The district and its partners have been working hard over the past five years to boost graduation rates by giving students the individual attention they need to succeed, Myles said.
Schools now examine attendance data to figure out which students aren't going to school and why. They keep an eye out for discipline problems that get in the way of learning, and teachers and administrators work early in high school to figure out which academic areas are presenting problems for individual students, Myles said.
"For those students who might not be on track, we have companion classes, so they're getting the double dose of algebra, geometry or English," he said.
The district offers extra instruction in the summer, too. During the school year, CPS has programs before and after school to work with students who are having trouble, he said.
The Cincinnati Youth Collaborative also works to pair CPS students with mentors as early as second grade, said Jane Keller, the nonprofit organization's president and CEO.
"Having a mentor or coach is really important," Keller said. "The way that gets done is spending time understanding the students within the schools. It's us being a partner and teaming up and working closely with the schools to identify young people who would benefit from another caring adult in their life."
Even with all those efforts and more, though, the school district has room for improvement when it comes to graduation rates.
Cincinnati Public Schools had a four-year graduation rate of 72.8 percent for the class of 2016, according to its most recent state report card. That means 72.8 percent of the students who entered ninth grade in 2013 graduated by 2016. The report card data doesn't break out graduation rates for black males specifically.
The Ohio Graduation Test isn't part of the mix anymore. These days, students have different state-mandated graduation requirements they must meet. However, Myles said Getter still might be able to re-take the science portion of that test and get his diploma if he passes it.
That's what Favors hopes Getter can do.
Getting a GED -- or General Equivalency Diploma -- has gotten a lot more challenging in recent years. The test covers reams of material that Getter hasn't studied in years, Favors said.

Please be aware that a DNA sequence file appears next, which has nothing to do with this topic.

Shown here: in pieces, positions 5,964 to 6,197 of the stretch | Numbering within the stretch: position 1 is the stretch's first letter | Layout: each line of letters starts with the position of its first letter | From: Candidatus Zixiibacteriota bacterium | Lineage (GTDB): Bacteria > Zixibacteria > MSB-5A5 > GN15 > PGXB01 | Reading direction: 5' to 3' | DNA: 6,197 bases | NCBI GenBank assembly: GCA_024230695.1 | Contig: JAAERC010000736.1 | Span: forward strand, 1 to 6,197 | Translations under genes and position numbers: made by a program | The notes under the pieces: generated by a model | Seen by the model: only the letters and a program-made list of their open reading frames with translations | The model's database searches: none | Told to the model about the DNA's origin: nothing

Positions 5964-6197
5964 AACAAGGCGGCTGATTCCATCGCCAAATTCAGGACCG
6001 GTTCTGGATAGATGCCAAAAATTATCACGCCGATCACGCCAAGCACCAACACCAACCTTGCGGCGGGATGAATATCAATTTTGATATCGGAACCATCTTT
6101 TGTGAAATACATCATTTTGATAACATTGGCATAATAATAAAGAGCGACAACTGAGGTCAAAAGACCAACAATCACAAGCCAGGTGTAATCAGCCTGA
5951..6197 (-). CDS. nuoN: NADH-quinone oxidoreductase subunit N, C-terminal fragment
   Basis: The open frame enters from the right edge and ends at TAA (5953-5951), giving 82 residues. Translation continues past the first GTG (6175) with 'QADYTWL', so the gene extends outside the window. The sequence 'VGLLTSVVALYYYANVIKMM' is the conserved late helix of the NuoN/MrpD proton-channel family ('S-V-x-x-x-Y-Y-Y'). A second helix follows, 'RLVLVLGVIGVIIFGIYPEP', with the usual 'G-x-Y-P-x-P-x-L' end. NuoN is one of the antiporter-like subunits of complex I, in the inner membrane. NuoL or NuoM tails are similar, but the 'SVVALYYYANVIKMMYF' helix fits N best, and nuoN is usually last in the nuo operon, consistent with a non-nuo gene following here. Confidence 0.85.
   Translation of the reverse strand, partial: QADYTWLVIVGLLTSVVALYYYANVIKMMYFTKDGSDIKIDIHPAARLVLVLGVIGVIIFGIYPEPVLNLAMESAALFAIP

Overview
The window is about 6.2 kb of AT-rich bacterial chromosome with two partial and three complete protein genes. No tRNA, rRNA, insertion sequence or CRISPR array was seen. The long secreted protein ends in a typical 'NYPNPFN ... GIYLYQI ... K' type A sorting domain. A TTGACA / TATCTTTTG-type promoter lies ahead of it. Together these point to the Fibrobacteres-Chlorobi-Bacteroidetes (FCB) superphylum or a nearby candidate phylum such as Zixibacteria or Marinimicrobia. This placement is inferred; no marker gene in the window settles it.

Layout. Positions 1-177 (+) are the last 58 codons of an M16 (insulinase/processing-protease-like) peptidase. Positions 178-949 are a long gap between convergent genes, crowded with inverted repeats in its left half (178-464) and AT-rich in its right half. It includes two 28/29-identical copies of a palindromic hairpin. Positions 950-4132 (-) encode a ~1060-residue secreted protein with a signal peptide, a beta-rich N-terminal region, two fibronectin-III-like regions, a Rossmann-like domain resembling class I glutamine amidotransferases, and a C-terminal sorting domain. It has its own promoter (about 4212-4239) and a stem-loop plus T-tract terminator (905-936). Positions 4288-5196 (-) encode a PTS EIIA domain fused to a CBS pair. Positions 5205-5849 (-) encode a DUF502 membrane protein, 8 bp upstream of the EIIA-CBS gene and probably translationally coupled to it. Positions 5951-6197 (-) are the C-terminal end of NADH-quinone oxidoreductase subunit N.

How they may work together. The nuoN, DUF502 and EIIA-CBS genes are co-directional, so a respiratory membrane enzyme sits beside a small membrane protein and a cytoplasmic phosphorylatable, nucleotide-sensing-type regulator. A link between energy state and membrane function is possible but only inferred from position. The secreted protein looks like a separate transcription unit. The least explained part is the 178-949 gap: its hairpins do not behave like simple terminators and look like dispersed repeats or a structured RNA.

Still, if Getter ends up having to get his GED instead, Favors said he's confident the young man can do it.
"Now you're 24, but it's still not too late," Favors told Getter. "As an educator, I'm sorry that we didn't do what we needed to do."
‘Life getting better'
Favors isn't the only educator who has taken an interest in Getter.
David Childs, a professor of social studies education and history in Northern Kentucky University's Department of Teacher Education, said he is ready to help, too.
Childs is a friend of Favors and senior pastor of First Antioch Baptist Church in Walnut Hills. His church has a ministry that works with inner-city youths, and he has offered to mentor Getter alongside Favors.
"Malcom represents the archetype of a lot of youth out there that have slipped through the cracks," Childs said. "What our society needs to understand is when our youth are failing, there's a trickle effect across the whole economy."
Too often society writes off people like Getter, Childs said -- young, black men who haven't had the education or support they needed.
"From an economic standpoint, we need to do something about youth that are disenfranchised," Childs said. "They're not criminals. They have aspirations."
Getter certainly does.
He is holding his head a bit higher these days, thinking about a future far different from his past. He wants to do what it takes to get his high school credential, either his diploma or GED, and then pursue more education.
Maybe he can finally study video game design, he said, or do something else involving technology. Getter has always liked math, he said, and he succeeded at McDonald's partly because he was able to see the patterns in the work around him.
"I think foresee my life getting better," Getter said. "It's about time to get my education. Better late than never."
Austin said she knows he can do it.
"He has a wonderful personality, and he's a standup guy," she said. "You don't catch him in a lie. He tries to be as truthful as possible, and he's a God-fearing man. I am looking forward to where this will lead him because he's ready for it now."
These mentors, she said, are just what Getter needs.
"Everybody has value," Childs said.
"I believe that Malcom has all the tools," Favors added. "He just needs support. He needs encouragement. He needs someone to help guide him and get a plan together."
Getter said he's ready.
Lucy May writes about the people, places and issues that define our region – to celebrate what makes the Tri-State great and shine a spotlight on issues we need to address.
To read more stories by Lucy, go to www.wcpo.com/may. To reach her, email email@example.com. Follow her on Twitter @LucyMayCincy.